Colm Lyon is in a reflective mood. The founder and chief executive of the fintech Fire has just been asked what advice he would give to other entrepreneurs.
For Lyon, it is not an uncommon question. After all, he sold his previous fintech venture Realex Payments for €115 million in 2015 and has since backed 15 other companies.
However, his response is equally uncommon: “I usually tell them I don’t do advice.”
According to Lyon: “I tell them a story about an experience I had had, but I am always careful not to give advice. The danger always is you have only a bit of the information, so therefore you could say something that is nonsense.”
Instead, Lyon said he tells entrepreneurs to think strategically and to make their own decisions. “At an early stage of your journey, can you articulate your definition of success? Your definition of winning? What is the core proposition? I don’t want to hear too much about your product. Tell the VC that,” he said.
“Tell me about what it is you want to do. That is how I try to direct the conversation (with founders) without saying it is advice.”
Lyon was speaking at KPMG’s The Founders Series last week hosted by corporate finance managing director Niall Flood in association with The Currency. For an hour he answered questions candidly about his experience of starting, scaling, selling, and then going again with an audience of founders. Lyon started his first business at 38 after spending over a decade working in Ulster Bank.
Here are nine insights that he shared at the event:
“My ambition was to have a business where I wouldn’t have to go back and work in the bank. That was my number one goal. Could I bring the business to where I could pay myself and not have to go back. That for me was success at the time.”
“We started selling overseas. We were showing internationalisation, and doing all the right things, but it is only now we have the words for it. Back then it was just kind of obvious. We needed to be able to make money when we were sleeping. We needed to have our system working 24/7.”
Becoming a CEO
“One thing that helped me big time was the Leadership for Growth programme with Enterprise Ireland. It gave me the business formality around a lot of things I was thinking about anyway, and it gave me the words. It made me realise what my job as the CEO was and that that job had changed (as the business grew). That was the pivotal point for me. I was much more about strategy after it. It was more about building a team.”
Leadership and strategy
With Leadership for Growth, Lyon went to Stanford to learn about business, and he also worked with an executive coach for the first time.
“We really became a much more strategically led company. A company driven by its strategy which was its definition of success, its definition of winning, and also trying to get alignment amongst the management team. We did that in a really deep way and that actually facilitated my exit because I had a team of people around me. I was a figurehead at the end.”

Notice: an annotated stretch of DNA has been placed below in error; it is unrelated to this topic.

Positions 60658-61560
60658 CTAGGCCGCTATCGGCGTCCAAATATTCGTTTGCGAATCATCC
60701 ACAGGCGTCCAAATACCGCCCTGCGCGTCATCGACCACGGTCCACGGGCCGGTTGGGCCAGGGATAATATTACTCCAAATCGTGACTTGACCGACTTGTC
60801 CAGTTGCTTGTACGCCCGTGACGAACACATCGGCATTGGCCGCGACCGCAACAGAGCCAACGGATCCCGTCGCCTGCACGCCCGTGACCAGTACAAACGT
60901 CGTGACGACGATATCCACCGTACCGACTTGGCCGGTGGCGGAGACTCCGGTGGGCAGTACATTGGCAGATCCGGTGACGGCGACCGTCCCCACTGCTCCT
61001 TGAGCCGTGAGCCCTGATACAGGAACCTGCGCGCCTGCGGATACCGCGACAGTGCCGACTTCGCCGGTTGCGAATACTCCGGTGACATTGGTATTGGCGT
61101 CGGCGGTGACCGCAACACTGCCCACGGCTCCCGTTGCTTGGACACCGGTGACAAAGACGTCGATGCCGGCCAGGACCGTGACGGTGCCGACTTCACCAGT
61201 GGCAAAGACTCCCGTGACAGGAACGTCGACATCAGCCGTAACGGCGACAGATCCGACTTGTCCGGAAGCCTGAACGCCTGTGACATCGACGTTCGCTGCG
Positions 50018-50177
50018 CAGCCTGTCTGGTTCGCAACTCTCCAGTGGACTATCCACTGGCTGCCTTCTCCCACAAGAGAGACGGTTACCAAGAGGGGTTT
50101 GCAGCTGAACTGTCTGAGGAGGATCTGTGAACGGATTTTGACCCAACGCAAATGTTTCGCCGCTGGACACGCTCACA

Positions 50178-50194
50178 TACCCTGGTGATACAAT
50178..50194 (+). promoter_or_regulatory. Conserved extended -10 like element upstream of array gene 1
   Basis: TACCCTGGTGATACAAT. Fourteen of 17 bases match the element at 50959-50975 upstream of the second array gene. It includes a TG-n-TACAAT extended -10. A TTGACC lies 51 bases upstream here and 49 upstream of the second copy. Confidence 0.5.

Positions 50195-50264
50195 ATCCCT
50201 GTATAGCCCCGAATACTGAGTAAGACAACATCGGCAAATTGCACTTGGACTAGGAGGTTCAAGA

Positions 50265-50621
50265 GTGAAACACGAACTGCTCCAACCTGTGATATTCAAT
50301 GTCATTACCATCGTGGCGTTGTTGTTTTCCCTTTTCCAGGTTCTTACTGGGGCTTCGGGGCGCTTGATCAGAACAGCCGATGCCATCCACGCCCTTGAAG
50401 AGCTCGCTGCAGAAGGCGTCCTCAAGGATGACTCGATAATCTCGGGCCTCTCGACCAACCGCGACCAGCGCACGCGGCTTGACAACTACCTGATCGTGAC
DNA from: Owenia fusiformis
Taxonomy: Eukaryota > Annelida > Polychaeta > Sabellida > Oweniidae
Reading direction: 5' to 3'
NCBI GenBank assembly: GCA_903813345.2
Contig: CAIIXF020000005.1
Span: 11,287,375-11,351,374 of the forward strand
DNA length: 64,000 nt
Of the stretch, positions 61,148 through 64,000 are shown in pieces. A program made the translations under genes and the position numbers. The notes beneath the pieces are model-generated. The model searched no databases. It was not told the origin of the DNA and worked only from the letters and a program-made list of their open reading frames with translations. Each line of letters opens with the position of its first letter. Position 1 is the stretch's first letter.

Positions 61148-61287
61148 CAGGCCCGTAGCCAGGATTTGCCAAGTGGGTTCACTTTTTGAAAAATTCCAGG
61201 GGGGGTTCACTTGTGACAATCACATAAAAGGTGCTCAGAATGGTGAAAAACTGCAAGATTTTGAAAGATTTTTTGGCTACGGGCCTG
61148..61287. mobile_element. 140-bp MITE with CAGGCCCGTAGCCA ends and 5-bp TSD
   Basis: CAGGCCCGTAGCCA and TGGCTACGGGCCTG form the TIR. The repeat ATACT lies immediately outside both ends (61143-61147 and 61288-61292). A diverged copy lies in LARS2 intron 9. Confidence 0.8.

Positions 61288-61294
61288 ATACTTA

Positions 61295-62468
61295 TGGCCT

Get an advisor
“We had offers along the way for Realex and I would have said ‘no not at this time’. We didn’t want to engage. We had a huge bank in the UK that wanted to acquire us. I said no. That could have been a mistake. I firmly believed that if we were going to sell – and we weren’t sure at the time if we were as we hadn’t worked it out – we definitely needed an advisor. We had to have someone helping us. The worst thing we could do was go out and have those conversations ourselves. We did a process. Our advisors handled it and whittled it down to four. I didn’t know whether we were going to raise money, or we were going to sell until we sat down one night over dinner (with all stakeholders) and decided.
Life after a sale
I miss the people side of it. In terms of the business itself (Realex) all I felt at the time was an enormous sense of relief. It was like someone took a burden off my shoulders. I just remember sitting there and thinking this is just so good. You don’t realise you are consumed by it… It impacts all your relationships as well and you try (to put business out of your mind) but that is really hard as the business keeps drifting back in. Being free of that burden was a big thing for me.
“It is really about the founder. It is very much pre-seed, seed, and series A. we would be very much interested in obviously fintech and payments. We are going to rejig our Payvation fund to be geared to very early-stage payments companies which is what we would like to get involved in. With the network and connections, we have we can help those businesses do a lot more and they can do it a lot quicker by having that connection with us.”
Lyon has a family office that makes general investments and also makes investments thriugh limited partnerships. “We are an LP in five different early-stage funds,” he said. “That is a handy way of us getting involved in other companies.” He also said his team was looking at setting up an equity investment fund also.
“When I see somebody buying the stuff that you make. John Teeling or someone else said that in business you are always making stuff or selling stuff. If you are not doing one of those things, you are an overhead. And nobody wants to be an overhead. You can make stuff, and nobody wants to buy it. That is a real danger and lots of people do it…you just get it wrong. For me, the biggest thing and success is when I see big and small companies using our product and they are happy to pay for it. That is really satisfying.
In his own words: Colm Lyon on scaling, selling and starting again (and official Ireland’s multinational bias)